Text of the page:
Similarly, in the Women’s Jail, Black and White women were separated and treated very differently; some of the inmates were political activists, such as the famous Winnie Mandela. Learning about the history of Number Four and the Women’s Jail raises the question: who is a criminal? A criminal justice system is designed to bring justice to those who break the law. But under the laws of apartheid, the system itself was unjust.

Similar to when we visited Robben Island a week after our visit to these prisons, we felt struggle in a deep way in these locations, where it was so evident. This quote found on the site sums up how it illuminates the strength of a human in struggle and the purpose of these sites to bring attention to this: “The buildings of Robben Island bare eloquent witness to its somber history and its prison buildings symbolize the triumph of the human spirit.”

Thank you Barbara for submitting questions in response to our last post! One we chose to answer:

–    Who were the white instigators against the movement of the Blacks? Were they the Englishman or Dutch or a combination or others?

o   At the time of the Black movement, the white people had identified as their own people, the Afrikaners. The heritage of these Afrikaners was and still is mainly Dutch and a few other white ethnicities mixed in. The Boers mentioned in one of the previous posts later turned into the Afrikaners in the early to mid-1900s, then started apartheid. The Afrikaners were the group responsible for starting apartheid and running it.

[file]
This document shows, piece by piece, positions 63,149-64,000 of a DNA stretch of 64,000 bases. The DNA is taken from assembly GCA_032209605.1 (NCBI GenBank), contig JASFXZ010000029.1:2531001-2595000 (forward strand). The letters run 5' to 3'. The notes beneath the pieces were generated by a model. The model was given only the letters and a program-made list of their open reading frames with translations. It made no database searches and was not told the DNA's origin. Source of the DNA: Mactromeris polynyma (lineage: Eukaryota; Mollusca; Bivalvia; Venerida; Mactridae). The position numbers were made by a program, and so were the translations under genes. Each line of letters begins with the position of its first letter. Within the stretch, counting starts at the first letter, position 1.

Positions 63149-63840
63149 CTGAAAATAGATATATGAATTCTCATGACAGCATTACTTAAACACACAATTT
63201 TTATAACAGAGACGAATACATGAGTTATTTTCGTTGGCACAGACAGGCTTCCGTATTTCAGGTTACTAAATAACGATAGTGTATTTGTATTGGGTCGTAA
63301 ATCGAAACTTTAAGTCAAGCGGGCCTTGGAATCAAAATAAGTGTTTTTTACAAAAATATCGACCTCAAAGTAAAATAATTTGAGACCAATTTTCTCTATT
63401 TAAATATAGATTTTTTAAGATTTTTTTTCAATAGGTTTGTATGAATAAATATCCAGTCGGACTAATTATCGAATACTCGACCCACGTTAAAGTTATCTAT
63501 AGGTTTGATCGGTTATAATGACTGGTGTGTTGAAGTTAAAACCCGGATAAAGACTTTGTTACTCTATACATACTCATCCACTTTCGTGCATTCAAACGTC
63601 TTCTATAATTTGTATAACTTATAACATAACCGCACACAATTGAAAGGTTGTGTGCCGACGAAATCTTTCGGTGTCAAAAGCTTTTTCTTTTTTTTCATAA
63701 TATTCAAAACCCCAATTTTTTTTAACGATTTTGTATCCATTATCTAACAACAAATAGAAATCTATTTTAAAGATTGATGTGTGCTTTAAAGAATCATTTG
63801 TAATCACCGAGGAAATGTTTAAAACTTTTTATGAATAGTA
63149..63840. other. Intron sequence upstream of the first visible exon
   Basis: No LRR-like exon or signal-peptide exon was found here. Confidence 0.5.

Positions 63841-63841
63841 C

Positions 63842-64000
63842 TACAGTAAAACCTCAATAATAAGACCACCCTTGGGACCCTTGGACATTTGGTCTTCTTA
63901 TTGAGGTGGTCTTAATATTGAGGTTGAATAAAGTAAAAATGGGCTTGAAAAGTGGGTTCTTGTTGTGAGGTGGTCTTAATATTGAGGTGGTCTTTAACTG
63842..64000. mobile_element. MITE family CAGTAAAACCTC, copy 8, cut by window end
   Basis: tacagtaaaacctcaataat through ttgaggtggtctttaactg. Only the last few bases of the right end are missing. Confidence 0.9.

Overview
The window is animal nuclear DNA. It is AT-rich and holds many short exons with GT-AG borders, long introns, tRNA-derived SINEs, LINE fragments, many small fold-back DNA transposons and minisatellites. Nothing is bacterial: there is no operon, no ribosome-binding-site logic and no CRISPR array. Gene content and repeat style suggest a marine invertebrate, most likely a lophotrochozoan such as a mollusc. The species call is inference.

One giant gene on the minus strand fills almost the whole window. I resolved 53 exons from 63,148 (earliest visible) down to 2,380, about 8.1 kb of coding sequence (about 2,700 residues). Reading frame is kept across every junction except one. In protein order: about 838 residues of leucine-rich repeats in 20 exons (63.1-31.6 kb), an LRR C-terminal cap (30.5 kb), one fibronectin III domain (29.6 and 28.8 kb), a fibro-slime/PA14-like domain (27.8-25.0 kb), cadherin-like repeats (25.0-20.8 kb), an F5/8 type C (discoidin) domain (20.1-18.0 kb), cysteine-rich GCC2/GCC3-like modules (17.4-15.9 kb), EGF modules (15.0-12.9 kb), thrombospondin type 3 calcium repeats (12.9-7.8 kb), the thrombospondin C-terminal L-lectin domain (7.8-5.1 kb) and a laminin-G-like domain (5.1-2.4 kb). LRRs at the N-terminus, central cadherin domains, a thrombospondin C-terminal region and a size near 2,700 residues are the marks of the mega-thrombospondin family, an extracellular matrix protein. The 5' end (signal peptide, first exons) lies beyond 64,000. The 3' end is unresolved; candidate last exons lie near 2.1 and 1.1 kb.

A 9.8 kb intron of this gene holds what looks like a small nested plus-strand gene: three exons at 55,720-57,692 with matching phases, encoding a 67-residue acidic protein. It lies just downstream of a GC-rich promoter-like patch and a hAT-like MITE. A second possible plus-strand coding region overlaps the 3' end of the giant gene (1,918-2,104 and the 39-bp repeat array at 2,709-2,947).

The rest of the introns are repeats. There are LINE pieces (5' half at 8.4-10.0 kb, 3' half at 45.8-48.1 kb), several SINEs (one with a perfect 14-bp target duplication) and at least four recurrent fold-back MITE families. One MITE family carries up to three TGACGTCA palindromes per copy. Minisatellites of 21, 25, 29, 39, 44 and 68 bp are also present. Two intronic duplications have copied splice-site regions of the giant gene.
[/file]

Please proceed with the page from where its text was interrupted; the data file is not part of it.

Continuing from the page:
Looking forward to more : )


Puerto Rico: Home stays

This week has been filled with new people, new experiences, and new destinations. One of these new experiences has included the opportunity to take Spanish classes, which has allowed us to expand our vocabulary and improve our ability to communicate in Puerto Rico. These Spanish classes were conducted at ISLA. This week, students were assigned to live with local families. This has been a unique opportunity to fully immerse ourselves in authentic Puerto Rican culture. I have learned so much from my host family including: agape love, hospitality, and genuine kindness. In addition to our Spanish classes and home stays, we also took group trips  to museums, which included Museo de Arte in San Juan and the Museo de Arte, Historia y Anthropologia.

Lead photo taken at the Museo De Arte De Puerto Rico in San Juan
Dinner at our home stay. *Pork, rice, beans, and salad. This was a meal prepared by our host mom that was absolutely delicious.

Pictured left to right: Emily Oyler, Michaela Nichols, and Sonya- our host for our homestay.

Our week has consisted of many laughs, stories, and getting to know one another. Sonya and her husband Adriano, welcomed us into their home with open arms and kindness. Each day we ate breakfast and dinner all together at their dining room table that was prepared for us by Sonya. This picture was taken at Plaza Las Americas, the mall in San Juan. Sonya took us out shopping for a “girl’s evening” on one of our first nights with her. We feel blessed to have spent this week with our host parents. It has given us the opportunity to learn more about Puerto Rican culture and experience life through others’ perspectives.